All over social media, in the Journal-World’s online comment section and in discussions with city leaders, the argument has been raised again and again: It’s not Lawrencians responsible for their city’s uptick in violent crime; it’s troublemakers from neighboring communities, some say, with Topeka seemingly shouldering most of the blame.
A deadly year in Lawrence
A spike in violent crime has occurred here over the last several years, though Lawrence police have never made any formal pronouncements about a possible link between nearby cities and Lawrence’s increasing crime rate.
According to the most recent statistics released by the Kansas Bureau of Investigation, the number of battery and aggravated assault cases rose in Lawrence by nearly 64 percent from 2015 to 2016. Statewide, such crimes increased only 6.8 percent.
Although the number of murders in Lawrence actually went down slightly, from two murders in 2015 to one in 2016, that’s not entirely indicative of the amount of violent crime going on.
The last year has been a particularly deadly one in Lawrence and the surrounding area. According to figures provided by local law enforcement agencies, Douglas County tallied more homicides in 2017 than any year in at least the last decade. All 10 of the homicides occurred within only the last six months of the year.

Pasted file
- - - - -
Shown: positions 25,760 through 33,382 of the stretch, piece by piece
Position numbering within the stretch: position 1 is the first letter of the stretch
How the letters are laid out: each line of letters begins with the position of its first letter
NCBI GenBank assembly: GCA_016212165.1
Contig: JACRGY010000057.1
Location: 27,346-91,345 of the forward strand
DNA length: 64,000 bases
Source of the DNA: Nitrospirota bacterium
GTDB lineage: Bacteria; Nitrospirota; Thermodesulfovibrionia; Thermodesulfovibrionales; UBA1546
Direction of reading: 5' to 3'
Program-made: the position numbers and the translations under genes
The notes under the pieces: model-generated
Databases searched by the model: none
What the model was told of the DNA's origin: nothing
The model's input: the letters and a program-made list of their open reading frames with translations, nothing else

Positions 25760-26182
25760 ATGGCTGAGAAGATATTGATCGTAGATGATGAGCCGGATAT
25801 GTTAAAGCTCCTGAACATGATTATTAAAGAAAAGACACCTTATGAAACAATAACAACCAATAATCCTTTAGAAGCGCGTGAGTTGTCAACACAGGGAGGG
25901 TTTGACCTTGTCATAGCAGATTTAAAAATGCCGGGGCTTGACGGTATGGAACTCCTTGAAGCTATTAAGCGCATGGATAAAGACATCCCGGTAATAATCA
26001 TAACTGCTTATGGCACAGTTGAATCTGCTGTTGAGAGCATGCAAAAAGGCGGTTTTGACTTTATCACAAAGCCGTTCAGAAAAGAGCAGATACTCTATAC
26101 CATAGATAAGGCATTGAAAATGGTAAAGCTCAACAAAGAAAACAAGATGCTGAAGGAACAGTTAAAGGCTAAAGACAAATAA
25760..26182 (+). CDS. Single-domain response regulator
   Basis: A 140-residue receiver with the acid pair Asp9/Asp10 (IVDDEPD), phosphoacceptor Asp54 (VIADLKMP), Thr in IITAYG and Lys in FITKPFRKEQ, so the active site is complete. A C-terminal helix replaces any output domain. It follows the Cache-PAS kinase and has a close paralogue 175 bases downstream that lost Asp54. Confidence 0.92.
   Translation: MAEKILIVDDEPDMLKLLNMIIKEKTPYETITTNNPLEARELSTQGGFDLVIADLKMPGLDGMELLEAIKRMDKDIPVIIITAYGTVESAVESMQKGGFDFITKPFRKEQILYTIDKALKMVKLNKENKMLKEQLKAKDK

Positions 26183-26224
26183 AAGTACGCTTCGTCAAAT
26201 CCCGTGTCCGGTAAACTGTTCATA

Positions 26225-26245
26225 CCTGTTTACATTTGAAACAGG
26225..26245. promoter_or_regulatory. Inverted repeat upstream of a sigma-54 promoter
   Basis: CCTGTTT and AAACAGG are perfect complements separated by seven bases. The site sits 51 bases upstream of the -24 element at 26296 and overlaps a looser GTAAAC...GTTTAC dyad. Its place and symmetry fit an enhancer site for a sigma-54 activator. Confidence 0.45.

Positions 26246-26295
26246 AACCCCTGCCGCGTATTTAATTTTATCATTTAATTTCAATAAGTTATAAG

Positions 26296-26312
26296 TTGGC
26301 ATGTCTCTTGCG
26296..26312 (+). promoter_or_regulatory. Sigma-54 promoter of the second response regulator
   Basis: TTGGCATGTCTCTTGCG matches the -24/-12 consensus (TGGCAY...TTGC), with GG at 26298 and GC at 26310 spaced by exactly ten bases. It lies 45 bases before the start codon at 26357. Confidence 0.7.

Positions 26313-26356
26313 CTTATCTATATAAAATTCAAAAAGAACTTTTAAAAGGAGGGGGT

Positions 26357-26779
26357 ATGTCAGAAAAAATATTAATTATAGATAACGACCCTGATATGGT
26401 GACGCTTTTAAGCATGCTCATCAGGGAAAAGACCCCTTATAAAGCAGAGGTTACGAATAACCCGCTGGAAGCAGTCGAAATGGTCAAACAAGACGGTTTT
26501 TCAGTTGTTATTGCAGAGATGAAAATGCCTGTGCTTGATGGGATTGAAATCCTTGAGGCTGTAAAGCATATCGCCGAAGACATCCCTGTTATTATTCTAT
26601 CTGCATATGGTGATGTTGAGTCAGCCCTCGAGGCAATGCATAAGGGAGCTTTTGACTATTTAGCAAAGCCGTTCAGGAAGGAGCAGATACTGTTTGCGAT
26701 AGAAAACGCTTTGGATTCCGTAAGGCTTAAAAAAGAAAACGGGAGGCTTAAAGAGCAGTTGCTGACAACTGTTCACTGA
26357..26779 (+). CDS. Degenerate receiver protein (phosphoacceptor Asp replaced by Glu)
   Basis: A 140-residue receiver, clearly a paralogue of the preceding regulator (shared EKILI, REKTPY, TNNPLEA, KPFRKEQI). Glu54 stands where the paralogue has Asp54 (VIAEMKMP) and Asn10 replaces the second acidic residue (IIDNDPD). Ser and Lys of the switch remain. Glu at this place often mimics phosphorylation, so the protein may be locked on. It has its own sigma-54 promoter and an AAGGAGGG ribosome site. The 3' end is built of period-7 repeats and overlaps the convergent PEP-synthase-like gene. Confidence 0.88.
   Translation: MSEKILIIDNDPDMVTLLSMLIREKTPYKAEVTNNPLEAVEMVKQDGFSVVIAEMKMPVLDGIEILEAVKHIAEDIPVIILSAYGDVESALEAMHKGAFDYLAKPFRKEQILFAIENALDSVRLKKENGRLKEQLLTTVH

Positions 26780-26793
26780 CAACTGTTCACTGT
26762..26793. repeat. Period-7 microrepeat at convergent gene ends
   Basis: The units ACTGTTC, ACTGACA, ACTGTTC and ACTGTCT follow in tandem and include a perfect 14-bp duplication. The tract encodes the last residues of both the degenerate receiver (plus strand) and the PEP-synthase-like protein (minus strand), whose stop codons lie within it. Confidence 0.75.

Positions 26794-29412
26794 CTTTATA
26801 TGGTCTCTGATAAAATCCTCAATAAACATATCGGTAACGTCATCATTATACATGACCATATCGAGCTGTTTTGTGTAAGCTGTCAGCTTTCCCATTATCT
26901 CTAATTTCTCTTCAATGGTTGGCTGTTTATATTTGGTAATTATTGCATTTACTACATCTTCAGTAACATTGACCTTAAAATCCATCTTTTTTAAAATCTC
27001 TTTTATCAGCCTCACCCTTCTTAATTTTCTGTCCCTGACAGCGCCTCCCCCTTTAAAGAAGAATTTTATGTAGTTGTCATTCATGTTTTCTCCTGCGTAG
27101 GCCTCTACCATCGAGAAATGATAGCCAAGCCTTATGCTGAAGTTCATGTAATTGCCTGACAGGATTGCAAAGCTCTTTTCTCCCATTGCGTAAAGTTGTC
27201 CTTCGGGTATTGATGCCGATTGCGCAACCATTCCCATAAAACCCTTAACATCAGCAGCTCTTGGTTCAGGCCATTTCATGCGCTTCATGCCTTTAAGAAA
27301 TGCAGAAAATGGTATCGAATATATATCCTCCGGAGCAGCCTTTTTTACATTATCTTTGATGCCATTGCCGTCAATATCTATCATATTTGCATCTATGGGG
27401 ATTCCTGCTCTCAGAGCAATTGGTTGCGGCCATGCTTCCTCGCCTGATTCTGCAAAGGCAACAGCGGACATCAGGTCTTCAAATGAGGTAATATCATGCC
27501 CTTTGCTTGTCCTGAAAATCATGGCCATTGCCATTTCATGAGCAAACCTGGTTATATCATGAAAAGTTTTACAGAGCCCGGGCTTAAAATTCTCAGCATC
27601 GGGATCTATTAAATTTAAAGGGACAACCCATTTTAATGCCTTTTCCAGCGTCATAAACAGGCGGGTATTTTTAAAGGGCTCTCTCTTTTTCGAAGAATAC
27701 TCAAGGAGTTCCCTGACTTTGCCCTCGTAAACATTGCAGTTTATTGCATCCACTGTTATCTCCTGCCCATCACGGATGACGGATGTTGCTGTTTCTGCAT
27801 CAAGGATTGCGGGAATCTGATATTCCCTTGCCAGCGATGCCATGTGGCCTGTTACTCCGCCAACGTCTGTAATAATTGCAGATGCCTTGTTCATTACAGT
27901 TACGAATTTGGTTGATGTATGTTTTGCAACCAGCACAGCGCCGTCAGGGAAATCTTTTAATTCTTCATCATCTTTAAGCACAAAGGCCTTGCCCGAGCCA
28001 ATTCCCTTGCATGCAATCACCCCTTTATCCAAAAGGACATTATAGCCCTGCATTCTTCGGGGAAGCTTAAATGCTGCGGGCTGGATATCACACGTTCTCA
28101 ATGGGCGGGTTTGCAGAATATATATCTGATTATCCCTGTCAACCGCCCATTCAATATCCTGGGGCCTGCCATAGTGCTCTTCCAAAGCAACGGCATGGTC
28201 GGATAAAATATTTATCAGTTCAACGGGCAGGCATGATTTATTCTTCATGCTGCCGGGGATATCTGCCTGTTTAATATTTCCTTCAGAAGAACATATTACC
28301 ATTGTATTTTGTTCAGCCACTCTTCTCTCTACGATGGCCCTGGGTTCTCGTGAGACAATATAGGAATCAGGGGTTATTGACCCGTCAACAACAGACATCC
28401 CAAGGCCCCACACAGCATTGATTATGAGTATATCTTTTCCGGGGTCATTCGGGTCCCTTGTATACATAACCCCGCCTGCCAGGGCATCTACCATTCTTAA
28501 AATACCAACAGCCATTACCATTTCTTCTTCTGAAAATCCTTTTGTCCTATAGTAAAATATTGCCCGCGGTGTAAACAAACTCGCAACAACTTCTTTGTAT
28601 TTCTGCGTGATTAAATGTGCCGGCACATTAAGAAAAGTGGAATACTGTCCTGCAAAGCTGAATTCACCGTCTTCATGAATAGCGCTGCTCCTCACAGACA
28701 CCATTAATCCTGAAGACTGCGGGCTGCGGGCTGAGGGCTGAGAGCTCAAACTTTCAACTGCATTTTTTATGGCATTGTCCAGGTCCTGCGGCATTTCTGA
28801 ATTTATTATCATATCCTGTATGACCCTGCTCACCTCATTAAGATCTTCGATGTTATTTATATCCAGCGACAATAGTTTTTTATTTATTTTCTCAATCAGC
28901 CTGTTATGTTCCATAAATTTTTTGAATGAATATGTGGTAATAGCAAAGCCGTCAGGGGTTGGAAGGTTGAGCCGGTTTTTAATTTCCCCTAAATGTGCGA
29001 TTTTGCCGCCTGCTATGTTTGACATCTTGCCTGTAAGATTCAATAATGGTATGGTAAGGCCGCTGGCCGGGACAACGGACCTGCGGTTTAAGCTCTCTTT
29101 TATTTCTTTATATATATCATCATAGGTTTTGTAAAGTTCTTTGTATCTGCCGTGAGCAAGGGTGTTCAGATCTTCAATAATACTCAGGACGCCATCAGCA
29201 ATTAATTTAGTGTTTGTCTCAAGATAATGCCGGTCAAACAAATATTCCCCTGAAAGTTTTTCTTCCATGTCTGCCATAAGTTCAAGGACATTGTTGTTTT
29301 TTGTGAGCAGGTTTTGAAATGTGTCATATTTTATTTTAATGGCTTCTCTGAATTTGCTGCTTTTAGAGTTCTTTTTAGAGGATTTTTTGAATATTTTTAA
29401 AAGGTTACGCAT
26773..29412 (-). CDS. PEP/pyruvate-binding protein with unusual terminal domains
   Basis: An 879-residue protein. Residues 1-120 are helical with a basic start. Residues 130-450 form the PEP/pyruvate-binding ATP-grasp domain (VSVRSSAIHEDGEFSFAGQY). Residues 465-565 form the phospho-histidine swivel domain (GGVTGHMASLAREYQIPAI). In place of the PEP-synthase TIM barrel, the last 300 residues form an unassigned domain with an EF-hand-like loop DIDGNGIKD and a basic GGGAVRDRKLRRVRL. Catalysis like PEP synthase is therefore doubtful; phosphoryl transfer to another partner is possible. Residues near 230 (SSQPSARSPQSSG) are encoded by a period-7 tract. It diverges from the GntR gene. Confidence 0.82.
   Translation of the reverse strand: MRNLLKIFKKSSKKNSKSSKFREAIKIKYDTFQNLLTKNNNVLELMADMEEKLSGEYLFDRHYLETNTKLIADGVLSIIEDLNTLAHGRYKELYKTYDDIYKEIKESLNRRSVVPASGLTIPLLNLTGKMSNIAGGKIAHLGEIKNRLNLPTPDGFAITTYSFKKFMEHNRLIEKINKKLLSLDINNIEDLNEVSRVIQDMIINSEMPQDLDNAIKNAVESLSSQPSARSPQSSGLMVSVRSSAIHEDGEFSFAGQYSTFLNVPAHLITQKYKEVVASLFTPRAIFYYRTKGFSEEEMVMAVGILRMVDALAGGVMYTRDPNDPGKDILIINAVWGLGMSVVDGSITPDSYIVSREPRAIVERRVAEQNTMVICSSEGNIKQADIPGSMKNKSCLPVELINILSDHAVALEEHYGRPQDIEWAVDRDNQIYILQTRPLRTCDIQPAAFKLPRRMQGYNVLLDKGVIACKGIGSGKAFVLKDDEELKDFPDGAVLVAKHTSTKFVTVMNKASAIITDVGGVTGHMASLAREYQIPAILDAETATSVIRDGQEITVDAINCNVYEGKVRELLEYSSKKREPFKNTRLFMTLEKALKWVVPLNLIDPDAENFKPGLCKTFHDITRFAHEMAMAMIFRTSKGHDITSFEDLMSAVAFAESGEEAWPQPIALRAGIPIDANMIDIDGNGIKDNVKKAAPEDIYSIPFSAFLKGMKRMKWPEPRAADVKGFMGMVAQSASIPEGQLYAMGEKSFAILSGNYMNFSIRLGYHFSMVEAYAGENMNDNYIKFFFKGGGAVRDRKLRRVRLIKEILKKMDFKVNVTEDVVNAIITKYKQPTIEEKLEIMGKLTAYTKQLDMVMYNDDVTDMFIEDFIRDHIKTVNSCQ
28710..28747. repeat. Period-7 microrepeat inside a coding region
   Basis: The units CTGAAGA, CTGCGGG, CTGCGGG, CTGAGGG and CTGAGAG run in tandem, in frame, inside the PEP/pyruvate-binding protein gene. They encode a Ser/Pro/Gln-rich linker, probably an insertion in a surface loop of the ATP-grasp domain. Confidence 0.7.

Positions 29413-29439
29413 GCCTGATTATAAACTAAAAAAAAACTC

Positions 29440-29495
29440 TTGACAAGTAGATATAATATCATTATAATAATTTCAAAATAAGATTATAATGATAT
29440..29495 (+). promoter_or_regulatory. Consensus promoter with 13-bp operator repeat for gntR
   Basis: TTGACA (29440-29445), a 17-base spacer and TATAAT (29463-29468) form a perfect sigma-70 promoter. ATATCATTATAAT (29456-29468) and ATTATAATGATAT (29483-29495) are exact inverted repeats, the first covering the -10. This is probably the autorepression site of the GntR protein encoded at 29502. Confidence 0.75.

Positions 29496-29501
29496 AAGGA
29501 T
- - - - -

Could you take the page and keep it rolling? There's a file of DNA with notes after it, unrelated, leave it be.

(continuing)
Six of those homicides occurred in Lawrence, including a multiple-homicide case in August that took the lives of a mother and her 3-year-old daughter. Both were shot and killed by the child’s father, who then killed himself.
The Douglas County Sheriff’s Office counted three homicides; Eudora police tallied one.
The six homicides investigated by Lawrence police in 2017 tie with the department’s highest in a decade, which was six homicides in 2014. Four years over the last decade were homicide-free. The year 2016 had just one homicide.
Across all 10 homicides investigated last year by Douglas County law enforcement agencies, a common thread is apparent. The victims have all been relatively young, ranging in age from 3-year-old Mazey Berg to her mother, 36-year-old Erin Berg. Half of the victims were in their 20s, but none, somewhat remarkably, were KU students. All five of the victims in their 20s were killed in Lawrence, but only one of them called Lawrence home.
Like the three men charged with crimes related to the Massachusetts Street triple homicide, all three of its victims were from outside of Lawrence. Colwin Lynn Henderson, 20, and Tre’Mel Dupree Dean-Rayton, 24, were both Topeka residents. The third victim, 22-year-old Leah Elizabeth Brown, lived in Shawnee.
According to court testimony, most of the people involved had traveled to Lawrence that night to partake in the downtown entertainment scene.
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“I usually joke around that Topeka closes down past 6 p.m.,” said Topeka resident Alex Stovall, 27.
On a chilly Thursday night last month, Stovall and a group of his friends, all of whom are from Topeka, decided to head over to Lawrence after work for a little fun. Their destination? Dinner at downtown’s Ramen Bowls (there’s no decent ramen to be found in Topeka, the guys said) followed by drinks at Aimee’s Coffeehouse.